Over the years, I've grow very self-aware of the fact that I can focus too much on tooling sometimes. It's important to remember that outcomes are what matters, not the tools. But there's also a reason why tools are such a conversational centerpiece. Tools influence those outcomes a lot of the time, sometimes in a pretty big way! At least Abraham Lincoln thought so:
“If I only had an hour to chop down a tree, I would spend the first 45 minutes sharpening my axe.”
So with that introduction in mind, I thought it would be fun to list out some of the tools in my personal and professional stack that I'm really enjoying right now. This write-up was largely inspired by Brian Lovin's stack, which I also recommend checking out. Hope you enjoy it.
This is the operating system that powers all of my notetaking, planning, writing, and reflection. We also lean on it quite heavily at Metabase and I've learned to really appreciate the tool in a workplace context as well. Website.
This has been my go-to journaling tool for around 4 years now. The features are pretty standard for the most part, but the real power is in sticking with it over time so that every day you get multiple entries from "On this day" in past years. Really powerful stuff. Website.
I adopted Pastebot within the last year, but it's totally changed my workflow. It basically allows you to copy and save a bunch of things, then paste later as opposed to having only one string saved at a given time. Huge time-saver if you're coding or writing a bunch. Website.
Especially within remote companies, it's so hard to communicate all the context you want via text, and taking a bunch of synchronous calls sucks, so Loom is the best alternative I know of. And it really delivers. Website.
This is a basic one, but I probably enjoy 99% of my experiences with the Spotify mobile and desktop apps. Their personalized playlists are always spot-on and it's almost never difficult to do what I want to do in the app. Bonus points if you pair with Sonos speakers. Website.
I used to use the FaceTime app to check my reflection before a call or for whatever other (probably vain) reason. Turns out, Hand Mirror is much faster. Big upgrade for something I do several times a day. Website.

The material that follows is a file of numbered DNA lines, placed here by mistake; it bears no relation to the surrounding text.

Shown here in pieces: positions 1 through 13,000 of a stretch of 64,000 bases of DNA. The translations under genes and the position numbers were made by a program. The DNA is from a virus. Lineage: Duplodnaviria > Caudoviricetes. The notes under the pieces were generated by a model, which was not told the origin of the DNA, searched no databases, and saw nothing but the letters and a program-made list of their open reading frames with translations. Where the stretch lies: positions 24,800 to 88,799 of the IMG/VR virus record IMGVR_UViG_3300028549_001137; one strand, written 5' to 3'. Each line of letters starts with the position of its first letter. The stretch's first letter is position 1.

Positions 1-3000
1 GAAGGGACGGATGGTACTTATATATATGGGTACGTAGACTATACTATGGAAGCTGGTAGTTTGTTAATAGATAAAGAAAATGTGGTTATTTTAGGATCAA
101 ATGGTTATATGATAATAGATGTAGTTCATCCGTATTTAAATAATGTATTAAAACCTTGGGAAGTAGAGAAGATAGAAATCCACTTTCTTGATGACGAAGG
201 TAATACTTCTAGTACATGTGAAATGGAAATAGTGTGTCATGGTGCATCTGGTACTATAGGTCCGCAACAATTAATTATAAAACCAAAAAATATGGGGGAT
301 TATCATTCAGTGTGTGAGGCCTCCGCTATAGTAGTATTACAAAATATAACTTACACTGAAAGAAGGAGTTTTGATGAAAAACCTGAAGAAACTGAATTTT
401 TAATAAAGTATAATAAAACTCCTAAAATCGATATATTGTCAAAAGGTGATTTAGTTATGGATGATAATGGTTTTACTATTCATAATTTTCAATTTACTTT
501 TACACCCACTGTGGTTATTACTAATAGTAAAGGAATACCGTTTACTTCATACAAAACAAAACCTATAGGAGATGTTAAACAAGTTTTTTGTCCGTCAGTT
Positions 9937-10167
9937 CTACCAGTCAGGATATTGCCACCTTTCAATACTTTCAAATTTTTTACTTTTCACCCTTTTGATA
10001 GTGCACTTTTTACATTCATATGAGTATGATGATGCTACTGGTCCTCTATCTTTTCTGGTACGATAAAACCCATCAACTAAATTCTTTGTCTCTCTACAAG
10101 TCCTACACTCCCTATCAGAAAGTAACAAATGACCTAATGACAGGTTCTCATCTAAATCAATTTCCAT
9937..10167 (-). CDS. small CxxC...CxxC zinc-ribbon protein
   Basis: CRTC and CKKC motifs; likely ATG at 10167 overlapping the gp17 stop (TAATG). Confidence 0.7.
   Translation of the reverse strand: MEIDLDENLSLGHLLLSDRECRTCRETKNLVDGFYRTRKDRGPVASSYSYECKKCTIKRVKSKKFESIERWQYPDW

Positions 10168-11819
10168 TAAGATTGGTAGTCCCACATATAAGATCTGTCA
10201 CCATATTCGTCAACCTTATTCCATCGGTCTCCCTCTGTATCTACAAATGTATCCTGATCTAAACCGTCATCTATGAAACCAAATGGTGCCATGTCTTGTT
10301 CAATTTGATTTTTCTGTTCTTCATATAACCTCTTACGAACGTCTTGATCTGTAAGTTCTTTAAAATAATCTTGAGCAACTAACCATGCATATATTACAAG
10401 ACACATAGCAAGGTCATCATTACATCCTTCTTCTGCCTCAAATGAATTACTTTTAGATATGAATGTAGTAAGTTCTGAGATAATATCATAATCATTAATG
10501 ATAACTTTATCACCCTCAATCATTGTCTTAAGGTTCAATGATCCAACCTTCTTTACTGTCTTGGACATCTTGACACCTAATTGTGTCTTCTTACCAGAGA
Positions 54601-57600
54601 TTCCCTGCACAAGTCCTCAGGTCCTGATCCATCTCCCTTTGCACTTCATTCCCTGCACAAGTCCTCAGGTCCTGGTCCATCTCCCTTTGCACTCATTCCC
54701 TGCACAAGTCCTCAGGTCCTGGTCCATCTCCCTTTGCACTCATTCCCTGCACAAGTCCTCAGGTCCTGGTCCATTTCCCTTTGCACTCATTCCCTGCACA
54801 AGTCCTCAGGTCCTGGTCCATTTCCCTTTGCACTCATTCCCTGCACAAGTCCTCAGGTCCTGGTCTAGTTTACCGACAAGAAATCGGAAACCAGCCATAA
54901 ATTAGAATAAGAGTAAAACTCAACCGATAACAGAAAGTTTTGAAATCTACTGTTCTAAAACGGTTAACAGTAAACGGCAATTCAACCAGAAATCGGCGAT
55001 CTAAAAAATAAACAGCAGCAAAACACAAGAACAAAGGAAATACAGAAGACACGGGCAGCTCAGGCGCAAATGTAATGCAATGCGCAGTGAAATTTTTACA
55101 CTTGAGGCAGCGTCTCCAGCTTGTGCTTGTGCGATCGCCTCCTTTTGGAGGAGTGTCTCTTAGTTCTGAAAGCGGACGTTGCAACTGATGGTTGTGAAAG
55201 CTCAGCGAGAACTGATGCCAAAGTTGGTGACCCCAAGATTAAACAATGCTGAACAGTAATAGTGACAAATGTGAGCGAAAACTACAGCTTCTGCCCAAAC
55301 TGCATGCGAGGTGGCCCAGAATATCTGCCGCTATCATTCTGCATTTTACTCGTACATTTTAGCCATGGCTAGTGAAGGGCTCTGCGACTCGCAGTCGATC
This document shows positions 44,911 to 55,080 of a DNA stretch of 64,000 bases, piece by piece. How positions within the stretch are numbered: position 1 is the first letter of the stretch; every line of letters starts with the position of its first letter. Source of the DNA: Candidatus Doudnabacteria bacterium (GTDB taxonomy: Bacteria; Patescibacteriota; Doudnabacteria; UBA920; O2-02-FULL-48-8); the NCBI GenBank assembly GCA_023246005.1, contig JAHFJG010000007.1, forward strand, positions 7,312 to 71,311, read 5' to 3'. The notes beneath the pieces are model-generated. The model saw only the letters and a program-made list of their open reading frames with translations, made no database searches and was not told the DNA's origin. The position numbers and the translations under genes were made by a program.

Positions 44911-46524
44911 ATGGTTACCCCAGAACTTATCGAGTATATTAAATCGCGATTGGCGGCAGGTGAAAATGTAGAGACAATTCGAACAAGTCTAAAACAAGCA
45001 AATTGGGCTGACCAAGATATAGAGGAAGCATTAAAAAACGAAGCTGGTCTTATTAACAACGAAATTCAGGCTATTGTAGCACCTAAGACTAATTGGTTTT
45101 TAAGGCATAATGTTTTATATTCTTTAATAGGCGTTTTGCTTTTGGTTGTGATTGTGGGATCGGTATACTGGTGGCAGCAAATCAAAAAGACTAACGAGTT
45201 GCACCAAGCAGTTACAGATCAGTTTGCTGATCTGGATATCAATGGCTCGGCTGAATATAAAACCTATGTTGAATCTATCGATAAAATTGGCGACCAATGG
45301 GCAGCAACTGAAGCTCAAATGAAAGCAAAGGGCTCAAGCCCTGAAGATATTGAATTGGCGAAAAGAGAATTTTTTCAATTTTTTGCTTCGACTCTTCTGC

Ghost is my headless CMS of choice, powering this blog. There are some quirks that I need to fix on the technical side, but overall, I enjoy the editor experience quite a bit. Website.
I've been a big fan of Alfred for some time. It's probably one of the first things I install when setting up a new machine. There's some fancy stuff you can do with the Mac Spotlight replacement, but I mainly use it to open apps and find files. Still, game changer. Website.
This is my go-to tool for all things personal finance. I prefer Personal Capital to Mint since it focuses more on investments and net worth tracking vs. budgeting, which I haven't found to be all that effective or desirable for me. Website.
I do my best to meditate for 20 minutes each morning, so I really enjoy how Waking Up posts a new meditation recording on the homepage each day. Previously, I would make my way through Headspace courses over and over again, which was nice in it's own way, but got quite repetitive. Website.
Along with Notion, Things makes up the other half of my productivity operating system. I track all my daily tasks and reminders here, as well as project progress, and even a nightly sketch of my schedule for the upcoming day. Website.
Strava has does a shockingly good job building out a fitness-specific social network. I see people on there that I haven't talked to in years, and get ideas and motivation for where and how long to plan my next workout for. It's extra nice synced with an Apple Watch. Website.
If you aren't familiar with Swarm, it's an iPhone app that passively tracks your location and allows you to retroactively "check in" to places. I prefer to keep all my stuff private, and use it more as a granular journal to look at all the places I've been within a city. Website.
I recently started putting on ambient rain noises before bed, and it's kind of amazing. I found it a little annoying at first, but as I get more used to it, it's become a great way to get to sleep faster. The mobile app has a bunch of different options to spice it up from time to time. Website.
I'm always surprised to see how few people living in New York or other major hubs use Citymapper as their primary navigation tool. It's much better than Google or Apple Maps for taking into account public transportation and other various options. Website.
I've been using Github more in my current gig and I'm consistently impressed by the attention to detail and how smooth the experience is. Props to the team there for a great product. Website.
Similar to Github, I've been leaning on Figma more in my current role as well. As someone who grew up using Sketch and other desktop applications, Figma is magic, and it's easy enough to use that I feel like I'm almost decent at design every once in a while. Website.
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